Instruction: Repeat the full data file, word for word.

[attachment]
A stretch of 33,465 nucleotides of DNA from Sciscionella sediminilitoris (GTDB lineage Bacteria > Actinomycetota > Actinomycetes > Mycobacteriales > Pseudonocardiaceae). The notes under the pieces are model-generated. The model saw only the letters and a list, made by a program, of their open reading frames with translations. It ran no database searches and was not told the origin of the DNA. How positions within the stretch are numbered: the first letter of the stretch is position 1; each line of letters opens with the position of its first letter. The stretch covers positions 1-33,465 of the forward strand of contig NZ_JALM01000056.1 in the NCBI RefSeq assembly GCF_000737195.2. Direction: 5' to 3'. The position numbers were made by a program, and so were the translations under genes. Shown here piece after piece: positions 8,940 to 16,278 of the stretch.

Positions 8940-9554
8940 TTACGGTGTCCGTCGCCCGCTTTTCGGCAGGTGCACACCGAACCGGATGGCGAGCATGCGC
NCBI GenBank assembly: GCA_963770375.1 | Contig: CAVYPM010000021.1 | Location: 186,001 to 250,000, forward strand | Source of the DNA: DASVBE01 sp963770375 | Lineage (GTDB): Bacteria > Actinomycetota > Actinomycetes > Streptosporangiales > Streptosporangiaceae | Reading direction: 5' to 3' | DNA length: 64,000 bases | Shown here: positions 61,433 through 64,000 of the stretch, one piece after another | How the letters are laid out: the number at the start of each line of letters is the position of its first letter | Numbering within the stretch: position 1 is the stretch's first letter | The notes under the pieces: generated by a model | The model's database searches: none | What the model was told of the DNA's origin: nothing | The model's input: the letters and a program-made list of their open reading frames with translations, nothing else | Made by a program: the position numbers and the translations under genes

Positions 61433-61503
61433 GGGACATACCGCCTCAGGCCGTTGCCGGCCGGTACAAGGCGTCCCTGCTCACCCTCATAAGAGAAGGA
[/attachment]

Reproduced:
A stretch of 33,465 nucleotides of DNA from Sciscionella sediminilitoris (GTDB lineage Bacteria > Actinomycetota > Actinomycetes > Mycobacteriales > Pseudonocardiaceae). The notes under the pieces are model-generated. The model saw only the letters and a list, made by a program, of their open reading frames with translations. It ran no database searches and was not told the origin of the DNA. How positions within the stretch are numbered: the first letter of the stretch is position 1; each line of letters opens with the position of its first letter. The stretch covers positions 1-33,465 of the forward strand of contig NZ_JALM01000056.1 in the NCBI RefSeq assembly GCF_000737195.2. Direction: 5' to 3'. The position numbers were made by a program, and so were the translations under genes. Shown here piece after piece: positions 8,940 to 16,278 of the stretch.

Positions 8940-9554
8940 TTACGGTGTCCGTCGCCCGCTTTTCGGCAGGTGCACACCGAACCGGATGGCGAGCATGCGC
NCBI GenBank assembly: GCA_963770375.1 | Contig: CAVYPM010000021.1 | Location: 186,001 to 250,000, forward strand | Source of the DNA: DASVBE01 sp963770375 | Lineage (GTDB): Bacteria > Actinomycetota > Actinomycetes > Streptosporangiales > Streptosporangiaceae | Reading direction: 5' to 3' | DNA length: 64,000 bases | Shown here: positions 61,433 through 64,000 of the stretch, one piece after another | How the letters are laid out: the number at the start of each line of letters is the position of its first letter | Numbering within the stretch: position 1 is the stretch's first letter | The notes under the pieces: generated by a model | The model's database searches: none | What the model was told of the DNA's origin: nothing | The model's input: the letters and a program-made list of their open reading frames with translations, nothing else | Made by a program: the position numbers and the translations under genes

Positions 61433-61503
61433 GGGACATACCGCCTCAGGCCGTTGCCGGCCGGTACAAGGCGTCCCTGCTCACCCTCATAAGAGAAGGA